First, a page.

Could any Fontlab gurus help a novice with hinting?

CreeDo's picture

So a couple of years ago, I made my first font, Yagi Double. Then I wanted to hint it, got scared when I saw the amount of work involved. Now I'm ready to try again but it STILL seems too tedious, like I'm missing something. What I've read so far on the subject:
http://www.rastertragedy.com/
http://scripts.sil.org/cms/scripts/page.php?site_id=nrsi&item_id=NotesOn...

As I understand it, you come up with an array of numbers representing the location of stuff like the baseline, cap height, x-height, etc. You feed these into two different areas in Fontlab. With an inline font like this, there are twice as many of these numbers. It's a lot of hassle.

1. Does this really produce good hinting results at the end, if I could force myself to do it properly?

2. Is there no way I can just manually edit the post-hinting outline for each letter? Like drag the vector points around until they neatly box in the pixels? I can SEE this outline on the screen, but I can't seem to manipulate it. Is it unrealistic to think I could just manually tweak 52ish characters for every font size between, say, 8 and 18 points?

3. If I can't do it this way in fontlab, can I somehow do it in illustrator and import the result into fontlab, like "use this vector outline as my 8pt version of zero"?

Any advice is appreciated.

eliason's picture

How important is it to you that your inline display font looks great at 8pt?

gargoyle's picture

You shouldn't need that many values... for an all-caps display font like this you can probably get away with defining alignment zones for just the baseline and cap height, and standard stem values for the width/height of the main stroke and the inline. Add those to the hinting area in Font Info, then import the zones in the TT Hinting Options (the "..." button on the panel in hinting mode).

One way of hinting a glyph like the zero (a relatively simple example): Start in vertical mode and add anchors to points at the top and bottom of the glyph (which should automatically attach to the alignment zones), then drag a single link from each of those anchored points up/down to the inside of the first contour (these should automatically link to the stem value for the stroke), from there add another single link across the inline (which should automatically link to the stem value for the inline), and finally to the inside of the interior stroke.

In horizontal mode, add an anchor to the left sidebearing, from there drag a single link to the left side of the glyph (holding Shift to keep from automatically setting a stem value), then an auto-value single link across the main stroke, the inline and the inner stroke. Shift-drag a no-value single link across the inside counter, then continue with automatic single links to the right side of the glyph, finishing with a no-value link to the right sidebearing.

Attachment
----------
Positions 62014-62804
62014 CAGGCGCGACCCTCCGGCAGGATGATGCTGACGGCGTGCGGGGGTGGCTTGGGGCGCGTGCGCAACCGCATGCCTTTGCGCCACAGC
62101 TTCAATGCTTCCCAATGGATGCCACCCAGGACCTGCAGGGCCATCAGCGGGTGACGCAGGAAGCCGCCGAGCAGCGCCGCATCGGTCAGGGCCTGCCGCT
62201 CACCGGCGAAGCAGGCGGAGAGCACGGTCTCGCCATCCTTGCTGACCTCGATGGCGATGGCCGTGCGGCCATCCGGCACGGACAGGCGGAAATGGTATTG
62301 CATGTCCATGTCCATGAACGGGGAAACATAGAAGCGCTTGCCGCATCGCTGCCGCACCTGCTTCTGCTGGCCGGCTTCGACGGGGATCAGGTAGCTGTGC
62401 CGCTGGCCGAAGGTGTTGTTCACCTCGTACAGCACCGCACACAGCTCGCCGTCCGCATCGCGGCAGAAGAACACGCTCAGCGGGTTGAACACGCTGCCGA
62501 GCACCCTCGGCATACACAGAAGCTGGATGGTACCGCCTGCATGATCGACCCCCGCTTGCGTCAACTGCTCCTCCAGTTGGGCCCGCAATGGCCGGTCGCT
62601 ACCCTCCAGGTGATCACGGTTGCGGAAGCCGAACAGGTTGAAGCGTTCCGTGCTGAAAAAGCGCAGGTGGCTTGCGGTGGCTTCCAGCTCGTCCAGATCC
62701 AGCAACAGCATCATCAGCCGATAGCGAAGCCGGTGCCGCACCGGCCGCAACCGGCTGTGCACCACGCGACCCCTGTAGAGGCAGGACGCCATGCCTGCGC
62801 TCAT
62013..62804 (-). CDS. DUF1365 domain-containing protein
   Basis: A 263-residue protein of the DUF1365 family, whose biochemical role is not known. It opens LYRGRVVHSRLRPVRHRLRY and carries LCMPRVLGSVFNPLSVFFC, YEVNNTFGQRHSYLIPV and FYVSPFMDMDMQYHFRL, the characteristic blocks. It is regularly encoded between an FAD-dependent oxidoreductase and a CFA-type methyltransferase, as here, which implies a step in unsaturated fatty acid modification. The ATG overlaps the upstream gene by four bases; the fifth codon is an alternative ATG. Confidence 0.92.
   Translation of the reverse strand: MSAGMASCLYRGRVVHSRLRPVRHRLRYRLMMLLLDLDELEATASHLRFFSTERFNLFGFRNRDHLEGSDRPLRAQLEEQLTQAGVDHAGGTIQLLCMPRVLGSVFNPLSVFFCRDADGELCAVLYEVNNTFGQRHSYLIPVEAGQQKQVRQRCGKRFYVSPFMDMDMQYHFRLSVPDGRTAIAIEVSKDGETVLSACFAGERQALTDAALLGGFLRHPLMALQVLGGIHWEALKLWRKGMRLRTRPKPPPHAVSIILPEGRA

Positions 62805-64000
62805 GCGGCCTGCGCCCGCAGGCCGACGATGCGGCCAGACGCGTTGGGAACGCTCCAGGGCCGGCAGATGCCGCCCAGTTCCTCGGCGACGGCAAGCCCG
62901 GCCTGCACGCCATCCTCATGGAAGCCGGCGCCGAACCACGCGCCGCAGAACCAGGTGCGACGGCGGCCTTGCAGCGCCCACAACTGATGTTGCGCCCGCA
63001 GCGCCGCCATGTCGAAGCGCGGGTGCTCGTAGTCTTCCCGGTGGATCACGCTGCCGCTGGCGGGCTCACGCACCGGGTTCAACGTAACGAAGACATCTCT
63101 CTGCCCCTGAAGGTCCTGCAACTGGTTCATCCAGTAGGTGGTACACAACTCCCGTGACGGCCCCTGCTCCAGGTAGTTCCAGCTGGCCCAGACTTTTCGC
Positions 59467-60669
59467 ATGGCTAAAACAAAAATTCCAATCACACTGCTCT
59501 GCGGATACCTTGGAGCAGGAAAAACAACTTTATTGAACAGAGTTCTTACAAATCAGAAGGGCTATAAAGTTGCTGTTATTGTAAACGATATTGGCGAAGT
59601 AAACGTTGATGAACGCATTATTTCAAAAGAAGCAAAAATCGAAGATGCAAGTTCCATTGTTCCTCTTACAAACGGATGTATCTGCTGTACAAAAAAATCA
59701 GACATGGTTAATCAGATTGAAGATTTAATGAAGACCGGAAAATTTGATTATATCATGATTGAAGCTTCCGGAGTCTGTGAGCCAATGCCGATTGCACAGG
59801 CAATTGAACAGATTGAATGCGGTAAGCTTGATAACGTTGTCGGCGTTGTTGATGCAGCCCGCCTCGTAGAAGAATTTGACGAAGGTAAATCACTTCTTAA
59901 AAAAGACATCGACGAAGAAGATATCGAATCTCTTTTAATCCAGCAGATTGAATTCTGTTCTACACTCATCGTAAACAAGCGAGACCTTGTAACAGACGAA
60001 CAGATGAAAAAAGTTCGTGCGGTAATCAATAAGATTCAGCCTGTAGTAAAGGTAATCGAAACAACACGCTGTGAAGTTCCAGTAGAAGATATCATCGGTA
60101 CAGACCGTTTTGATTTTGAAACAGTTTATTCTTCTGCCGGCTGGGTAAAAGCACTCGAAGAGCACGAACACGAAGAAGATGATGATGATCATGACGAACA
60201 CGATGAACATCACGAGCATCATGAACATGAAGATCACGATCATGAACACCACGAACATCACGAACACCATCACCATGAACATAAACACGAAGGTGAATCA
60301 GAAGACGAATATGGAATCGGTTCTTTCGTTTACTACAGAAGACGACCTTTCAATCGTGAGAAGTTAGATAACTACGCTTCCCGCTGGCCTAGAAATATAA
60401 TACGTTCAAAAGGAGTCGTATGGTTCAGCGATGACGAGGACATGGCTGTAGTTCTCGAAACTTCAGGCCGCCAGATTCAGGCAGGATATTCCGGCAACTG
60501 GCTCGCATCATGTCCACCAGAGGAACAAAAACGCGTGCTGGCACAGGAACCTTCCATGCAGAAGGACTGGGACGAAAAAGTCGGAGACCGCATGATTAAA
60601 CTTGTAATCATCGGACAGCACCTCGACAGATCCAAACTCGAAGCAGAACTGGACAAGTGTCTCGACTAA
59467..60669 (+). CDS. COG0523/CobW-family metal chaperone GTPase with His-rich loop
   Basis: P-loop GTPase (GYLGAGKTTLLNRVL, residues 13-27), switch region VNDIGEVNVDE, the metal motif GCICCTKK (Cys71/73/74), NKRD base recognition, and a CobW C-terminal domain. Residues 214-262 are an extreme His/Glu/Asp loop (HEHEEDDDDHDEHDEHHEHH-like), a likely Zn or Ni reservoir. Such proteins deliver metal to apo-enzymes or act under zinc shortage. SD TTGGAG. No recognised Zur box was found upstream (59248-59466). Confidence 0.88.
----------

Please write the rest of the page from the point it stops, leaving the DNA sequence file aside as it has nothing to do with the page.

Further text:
It's these zones, stem values, anchors, links, etc. that are stored inside of the font as "hinting." The interpolated post-hinting outlines that you see in FontLab are created on-the-fly based on that info, which is why there's no way to adjust the outline; it's generated from the current hinting program and displayed as a visual aid to help you understand how the points and outlines are being affected to create the bitmap.

Using the freeware Yagi-like font Retro Stereo Wide as an example, here's how the hinted zero appears alongside the other un-hinted numerals (Windows XP Grayscale rendering with smoothing to all sizes):

 
The increased sharpness and definition seems fairly evident, up to a point; whether the difference is drastic enough to warrant manually hinting such a font is... perhaps less so. The double stroke will give you a headache on glyphs like B, E, S, etc. Maybe fill the inline and practice on that first.
 
Vertical hints (11ppem/8pt):
 
Horizontal hints (11ppem/8pt):

CreeDo's picture

Eliason: Not important really, I wouldn't want to read a book in this font.

I'm kind of bummed out actually, someone else released their own version of Yagi Double, and it looks pretty good (even unhinted). And it has more characters that I've bothered to do. At this point hinting any size would be a training exercise only.

Gargoyle: holy crap, you're the man, or possibly woman! You took the time to not only answer fully but to even provide visuals. This info is exactly what I was hoping for. I'm gonna go play with it right now and see if I can figure it out as thoroughly as you seem to have. I have my 2nd-ever effort underway, might as well hint that.

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